~ There’s no escaping black karma when its time has come ~

Meet Jasmine Fairchild, outrageously gorgeous, and extremely persuasive. Some might say unnaturally so. Jasmine is a Cambion, part mortal, part succubus—and she hears voices.

On the cusp of her 21st birthday, the incubus Ahriman arrives, an old and evil soul who has learned how to incarnate. He seeks immortality, but a fate worse than death awaits Jasmine if he succeeds.

When she fails to destroy Ahriman’s portal to the physical world, and with the fate of the human race hanging in the balance, Jasmine turns to the mysterious voice she keeps hearing. It may be the key to her salvation, and redemption for those who dwell in the land of the dead.

Unedited Excerpt:

She turned to study her reflection in the dark window, perturbed at the sight of the haggard face peering back. Her long hair, once silky, hung in limp, greasy strands around her pale face. Puffy eyes, underscored with dark circles, stared back at her. She looked like a ghost, a shadow of the woman she’d once been.

Lilli turned away from her reflection and used the remote to turn on the television. Muting it, she sat back, gazing blankly at the moving pictures on the screen. She missed Charlie. Always, she missed Charlie. Yet she knew even Charlie would not have been able to stop what was happening to her, or help her to protect the baby. The baby she was now quite certain was not his. Her heart began to beat double-time in acknowledgment of the dreadful truth.

The clock on the mantle ticked away like a bomb in the silent room. Almost one-thirty in the morning. Dora would be home soon, and they didn’t like to make themselves known to others. Usually, they arrived when she was alone, or in the early morning hours when Dora was sound asleep. She’d be safe once Dora got back. She wrapped her arms protectively around her belly and watched the silent screen.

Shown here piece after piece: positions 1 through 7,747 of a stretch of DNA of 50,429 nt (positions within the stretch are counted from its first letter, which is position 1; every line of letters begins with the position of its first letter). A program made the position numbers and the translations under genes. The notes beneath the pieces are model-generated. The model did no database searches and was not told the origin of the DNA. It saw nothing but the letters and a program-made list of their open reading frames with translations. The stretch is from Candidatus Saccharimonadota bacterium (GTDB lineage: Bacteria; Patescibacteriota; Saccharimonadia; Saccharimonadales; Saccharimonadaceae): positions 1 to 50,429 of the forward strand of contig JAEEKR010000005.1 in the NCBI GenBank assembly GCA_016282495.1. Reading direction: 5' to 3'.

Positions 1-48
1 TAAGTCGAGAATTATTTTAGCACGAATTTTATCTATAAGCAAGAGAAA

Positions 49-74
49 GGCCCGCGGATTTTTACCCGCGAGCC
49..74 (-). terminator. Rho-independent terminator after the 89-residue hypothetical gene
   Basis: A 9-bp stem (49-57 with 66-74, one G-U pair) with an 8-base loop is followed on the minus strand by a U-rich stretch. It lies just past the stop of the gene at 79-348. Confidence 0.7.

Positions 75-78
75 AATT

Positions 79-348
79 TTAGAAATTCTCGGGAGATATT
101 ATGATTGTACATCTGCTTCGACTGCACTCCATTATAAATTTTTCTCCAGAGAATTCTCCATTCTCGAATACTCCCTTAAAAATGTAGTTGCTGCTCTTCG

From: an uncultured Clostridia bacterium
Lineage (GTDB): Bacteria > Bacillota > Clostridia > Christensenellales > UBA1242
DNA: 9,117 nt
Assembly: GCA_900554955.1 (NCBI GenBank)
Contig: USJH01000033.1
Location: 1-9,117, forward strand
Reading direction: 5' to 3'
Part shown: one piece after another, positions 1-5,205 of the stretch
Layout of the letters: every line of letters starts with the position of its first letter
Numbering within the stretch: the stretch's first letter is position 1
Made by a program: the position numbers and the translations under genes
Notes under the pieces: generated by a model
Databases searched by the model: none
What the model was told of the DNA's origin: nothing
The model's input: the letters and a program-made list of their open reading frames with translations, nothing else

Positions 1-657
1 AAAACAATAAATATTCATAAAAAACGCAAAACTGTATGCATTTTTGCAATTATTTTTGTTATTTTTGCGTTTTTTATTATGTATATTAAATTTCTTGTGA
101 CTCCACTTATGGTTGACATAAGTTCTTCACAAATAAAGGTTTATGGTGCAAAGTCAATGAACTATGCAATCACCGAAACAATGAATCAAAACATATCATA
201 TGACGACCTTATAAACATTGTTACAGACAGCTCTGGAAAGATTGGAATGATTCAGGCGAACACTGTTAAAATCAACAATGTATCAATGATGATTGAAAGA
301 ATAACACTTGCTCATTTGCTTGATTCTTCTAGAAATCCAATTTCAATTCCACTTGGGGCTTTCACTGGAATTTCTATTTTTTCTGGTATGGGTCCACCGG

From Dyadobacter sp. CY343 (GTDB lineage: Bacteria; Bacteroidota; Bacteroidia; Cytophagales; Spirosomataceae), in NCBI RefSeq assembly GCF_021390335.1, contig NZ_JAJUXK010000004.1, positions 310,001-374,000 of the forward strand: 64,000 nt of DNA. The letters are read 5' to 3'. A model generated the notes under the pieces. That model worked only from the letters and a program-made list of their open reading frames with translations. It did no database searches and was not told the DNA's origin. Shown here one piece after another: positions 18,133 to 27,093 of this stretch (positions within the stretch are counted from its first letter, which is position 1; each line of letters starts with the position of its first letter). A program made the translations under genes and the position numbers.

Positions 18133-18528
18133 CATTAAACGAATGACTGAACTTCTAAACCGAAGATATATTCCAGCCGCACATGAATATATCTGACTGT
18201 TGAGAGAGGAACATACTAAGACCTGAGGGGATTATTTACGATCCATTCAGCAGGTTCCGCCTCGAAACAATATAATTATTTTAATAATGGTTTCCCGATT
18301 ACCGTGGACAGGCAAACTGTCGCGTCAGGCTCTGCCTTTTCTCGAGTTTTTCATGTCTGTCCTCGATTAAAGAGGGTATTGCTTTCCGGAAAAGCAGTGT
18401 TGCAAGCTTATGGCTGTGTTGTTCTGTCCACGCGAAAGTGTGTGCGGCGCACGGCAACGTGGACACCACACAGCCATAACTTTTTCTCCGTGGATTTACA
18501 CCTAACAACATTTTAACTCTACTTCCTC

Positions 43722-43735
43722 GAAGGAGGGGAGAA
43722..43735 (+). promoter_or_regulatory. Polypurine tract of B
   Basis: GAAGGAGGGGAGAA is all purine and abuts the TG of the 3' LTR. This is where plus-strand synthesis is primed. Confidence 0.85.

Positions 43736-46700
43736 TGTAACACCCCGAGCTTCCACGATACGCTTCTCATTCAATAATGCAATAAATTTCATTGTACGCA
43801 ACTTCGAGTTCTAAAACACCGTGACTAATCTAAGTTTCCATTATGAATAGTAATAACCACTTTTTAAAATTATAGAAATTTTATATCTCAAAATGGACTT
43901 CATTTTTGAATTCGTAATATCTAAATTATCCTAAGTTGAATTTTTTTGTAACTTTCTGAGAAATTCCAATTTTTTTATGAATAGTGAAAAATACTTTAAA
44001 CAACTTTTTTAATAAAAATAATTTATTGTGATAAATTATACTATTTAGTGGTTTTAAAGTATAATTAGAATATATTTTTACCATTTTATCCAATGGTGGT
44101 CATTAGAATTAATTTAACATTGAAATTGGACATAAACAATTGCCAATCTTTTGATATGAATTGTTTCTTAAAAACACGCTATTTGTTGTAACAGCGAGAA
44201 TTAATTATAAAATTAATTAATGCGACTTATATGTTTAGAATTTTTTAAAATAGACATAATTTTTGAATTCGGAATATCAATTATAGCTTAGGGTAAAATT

Minutes later, her head snapped up. The soft sound of a whispered voice floated toward her. “No… please,” she moaned. She placed her hands over her ears and began to slowly rock back and forth. Hot tears spilled onto her cheeks. She felt flushed, fevered. The baby kicked inside her, as if in warning.

“Go away,” she whispered into the empty room.

Other menacing voices chimed in, whispering sly words she could not make out. Soon, the subtle, sinister sounds surrounded her. She closed her eyes and tried to will them away, but it did no good. Suddenly, the hushed voices turned loud, making the hair at the nape of her neck stand up. A trickle of sweat rolled down her back. As the angry voices rose in unison, terror engulfed her all over again.

Invisible hands began to prod and poke at her. Phantom fingers brushed against her face and hair. Soon the slapping sensations on her arms and around her head would begin. Lilli sat helplessly on the couch, shielding herself against what she knew was coming. When the first blows struck, she jumped up and tried to fight them off, but her fists encountered only air.

As she tried to defend herself against the phantasms, something she saw on the side table caused her to freeze in shock. She stood perfectly still, the blood in her veins turning to sludge, no longer aware of the unseen hands pushing and slapping at her.

“That’s impossible,” she whispered to herself.

She stared in disbelief. The pendant. The one she had thrown away in Morocco. It can’t be. But there it sat anyway, glittering malignantly. A bolt of dread shot through her. Somehow, the awful thing had found its way back to her.

C: What about the mythology surrounding incubi captured your imagination?